The Conductor FAQs:

What is a “Conductor,” and what is a Conductor’s role in Conductive Education? Below are FAQs to illuminate the Conductor’s role in helping children and adults live better, more independent lives.

Question: How can one inspire a child with a disability the determination necessary to be an active participant in his environment and the tenacity to continue searching out ways to help live a better. more independent Life?

Answer: The answer is in the role of the Conductor.

Question: What is a “Conductor?”

Answer: The Conductor is the pedagogue (teacher) whose goal is to prevent the helplessness that is likely to result from inappropriate direct assistance, from doing things for the disabled person instead of teaching him to do things for himself. Increasing dependency rather that independence is what gives rise to a feeling of helplessness: the antithesis of bringing the child to discover for himself that there is a way if someone just helps them find it.

Question: Can you describe the essence of Conductive Education in one sentence?

Answer: Rehabilitative goals are achieved by teaching, through the help of a professional who received specific training: the Conductor. The Conductor’s personality and training are the keys to Conductive Education. On a pedagogic level, the Conductor integrates the various professional aspects necessary for rehabilitation.

Increased Independence with Conductive Education

Question: How would you describe a Conductor’s capabilities and skills?

Answer: The Conductor is a “generalist” who draws upon what medicine, education, and psychology have to offer him. He or she does not replace experts in their various fields but works along with them. The Conductor has a comprehensive education that culls from other disciplines what is needed for him to teach and to fully activate the neuro-damaged child. Aside from the teaching profession in which the Conductor has been fully trained, the Conductor’s training includes theoretical knowledge in many areas relevant to the problems of disabled children. However, beyond theoretical knowledge, the Conductor’s training focuses upon the practical. They are taught how to convert every regular experience in the child’s life into a teaching opportunity to inculcate new skills and abilities.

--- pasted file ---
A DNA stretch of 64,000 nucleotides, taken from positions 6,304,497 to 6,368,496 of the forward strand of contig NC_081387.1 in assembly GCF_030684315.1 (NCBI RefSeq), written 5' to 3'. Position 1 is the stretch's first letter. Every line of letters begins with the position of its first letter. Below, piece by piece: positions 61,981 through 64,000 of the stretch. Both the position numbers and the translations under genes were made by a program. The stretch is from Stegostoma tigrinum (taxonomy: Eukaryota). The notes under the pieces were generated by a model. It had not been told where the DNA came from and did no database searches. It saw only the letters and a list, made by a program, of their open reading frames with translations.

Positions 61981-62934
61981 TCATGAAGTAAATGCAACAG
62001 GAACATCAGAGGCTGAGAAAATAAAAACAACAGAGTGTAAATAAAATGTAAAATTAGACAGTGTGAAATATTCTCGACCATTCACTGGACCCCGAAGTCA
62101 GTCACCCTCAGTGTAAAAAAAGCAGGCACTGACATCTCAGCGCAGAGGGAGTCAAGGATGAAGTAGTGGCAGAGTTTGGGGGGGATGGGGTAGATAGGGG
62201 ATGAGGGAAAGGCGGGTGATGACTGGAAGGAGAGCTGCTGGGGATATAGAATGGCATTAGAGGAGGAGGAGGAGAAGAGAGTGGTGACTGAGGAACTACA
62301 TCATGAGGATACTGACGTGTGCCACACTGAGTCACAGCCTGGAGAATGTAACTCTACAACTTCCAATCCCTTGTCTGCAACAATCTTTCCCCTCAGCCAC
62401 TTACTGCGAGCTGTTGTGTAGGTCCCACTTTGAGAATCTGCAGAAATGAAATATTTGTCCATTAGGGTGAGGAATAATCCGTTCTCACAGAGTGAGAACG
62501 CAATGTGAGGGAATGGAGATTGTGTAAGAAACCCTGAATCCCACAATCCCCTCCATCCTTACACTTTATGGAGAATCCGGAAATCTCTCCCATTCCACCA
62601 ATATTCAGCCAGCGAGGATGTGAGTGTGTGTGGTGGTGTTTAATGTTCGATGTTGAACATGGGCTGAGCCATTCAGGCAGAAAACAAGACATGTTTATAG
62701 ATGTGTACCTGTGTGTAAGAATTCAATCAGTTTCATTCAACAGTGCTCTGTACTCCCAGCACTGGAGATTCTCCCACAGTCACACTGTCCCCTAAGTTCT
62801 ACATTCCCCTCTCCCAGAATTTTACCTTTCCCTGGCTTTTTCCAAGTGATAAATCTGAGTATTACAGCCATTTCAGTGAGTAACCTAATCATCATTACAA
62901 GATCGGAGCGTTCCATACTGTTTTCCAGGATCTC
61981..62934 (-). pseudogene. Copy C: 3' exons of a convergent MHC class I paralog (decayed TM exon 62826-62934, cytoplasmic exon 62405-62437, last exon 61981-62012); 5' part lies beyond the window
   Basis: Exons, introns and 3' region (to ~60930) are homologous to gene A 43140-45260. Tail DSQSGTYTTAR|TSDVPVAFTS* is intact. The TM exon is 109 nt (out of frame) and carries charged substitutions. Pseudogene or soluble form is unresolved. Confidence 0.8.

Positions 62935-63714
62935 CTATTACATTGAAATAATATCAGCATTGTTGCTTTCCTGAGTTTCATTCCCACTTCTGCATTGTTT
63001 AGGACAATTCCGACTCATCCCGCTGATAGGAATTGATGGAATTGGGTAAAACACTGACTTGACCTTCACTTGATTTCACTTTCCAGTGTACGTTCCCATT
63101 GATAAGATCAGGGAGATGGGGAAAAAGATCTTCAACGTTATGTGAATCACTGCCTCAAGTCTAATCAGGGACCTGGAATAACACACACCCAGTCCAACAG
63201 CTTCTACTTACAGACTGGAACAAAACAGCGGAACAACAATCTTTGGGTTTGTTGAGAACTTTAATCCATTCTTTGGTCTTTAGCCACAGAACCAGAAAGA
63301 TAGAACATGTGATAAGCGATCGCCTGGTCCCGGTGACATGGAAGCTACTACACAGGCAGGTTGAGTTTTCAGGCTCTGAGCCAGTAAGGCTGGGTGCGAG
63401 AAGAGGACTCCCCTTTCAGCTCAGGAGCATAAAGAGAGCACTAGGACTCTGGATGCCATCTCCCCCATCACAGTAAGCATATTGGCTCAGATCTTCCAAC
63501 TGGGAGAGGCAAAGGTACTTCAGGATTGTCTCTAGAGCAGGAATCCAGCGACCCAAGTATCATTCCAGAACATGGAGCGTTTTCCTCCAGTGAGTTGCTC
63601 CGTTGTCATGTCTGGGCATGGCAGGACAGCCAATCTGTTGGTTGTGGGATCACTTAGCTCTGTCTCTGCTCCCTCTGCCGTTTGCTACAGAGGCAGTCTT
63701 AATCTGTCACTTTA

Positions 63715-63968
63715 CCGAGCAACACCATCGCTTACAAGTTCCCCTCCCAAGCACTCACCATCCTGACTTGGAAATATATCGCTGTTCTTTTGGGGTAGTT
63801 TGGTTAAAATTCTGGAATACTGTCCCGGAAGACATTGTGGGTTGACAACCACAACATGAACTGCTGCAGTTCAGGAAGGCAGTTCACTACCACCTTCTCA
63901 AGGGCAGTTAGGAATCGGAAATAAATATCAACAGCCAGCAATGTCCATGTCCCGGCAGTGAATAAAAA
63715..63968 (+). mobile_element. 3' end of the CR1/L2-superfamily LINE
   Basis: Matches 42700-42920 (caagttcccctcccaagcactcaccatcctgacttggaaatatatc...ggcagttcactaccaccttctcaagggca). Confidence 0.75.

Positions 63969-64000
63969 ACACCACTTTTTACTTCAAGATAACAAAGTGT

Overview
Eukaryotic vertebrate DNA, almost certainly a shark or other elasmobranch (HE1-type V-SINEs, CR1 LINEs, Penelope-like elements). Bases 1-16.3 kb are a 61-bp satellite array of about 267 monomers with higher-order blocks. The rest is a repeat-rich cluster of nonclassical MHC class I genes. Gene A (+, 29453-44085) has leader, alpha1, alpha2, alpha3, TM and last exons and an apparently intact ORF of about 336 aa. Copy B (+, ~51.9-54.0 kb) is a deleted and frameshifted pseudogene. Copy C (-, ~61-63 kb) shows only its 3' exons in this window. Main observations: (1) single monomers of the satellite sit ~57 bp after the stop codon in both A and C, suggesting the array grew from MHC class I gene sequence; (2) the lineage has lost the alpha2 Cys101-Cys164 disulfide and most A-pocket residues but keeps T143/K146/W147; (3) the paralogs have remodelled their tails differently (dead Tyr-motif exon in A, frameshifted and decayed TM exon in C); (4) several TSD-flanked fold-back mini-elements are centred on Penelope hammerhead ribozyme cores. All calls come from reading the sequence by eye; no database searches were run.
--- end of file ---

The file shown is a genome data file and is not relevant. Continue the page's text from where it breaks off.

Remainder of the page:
Question: How does a Conductor approach their task of helping children and adults live better, more independent lives?

Answer: The Conductor must adopt a comprehensive approach, taking into consideration every aspect of the child’s personality. His objective is to build a rehabilitation program as an organic unit on the academic, linguistic, neuro-motor, and social levels. Though individualized, the objective is met by means of the activity of the group.

Question: What are some of the responsibilities of a Conductor?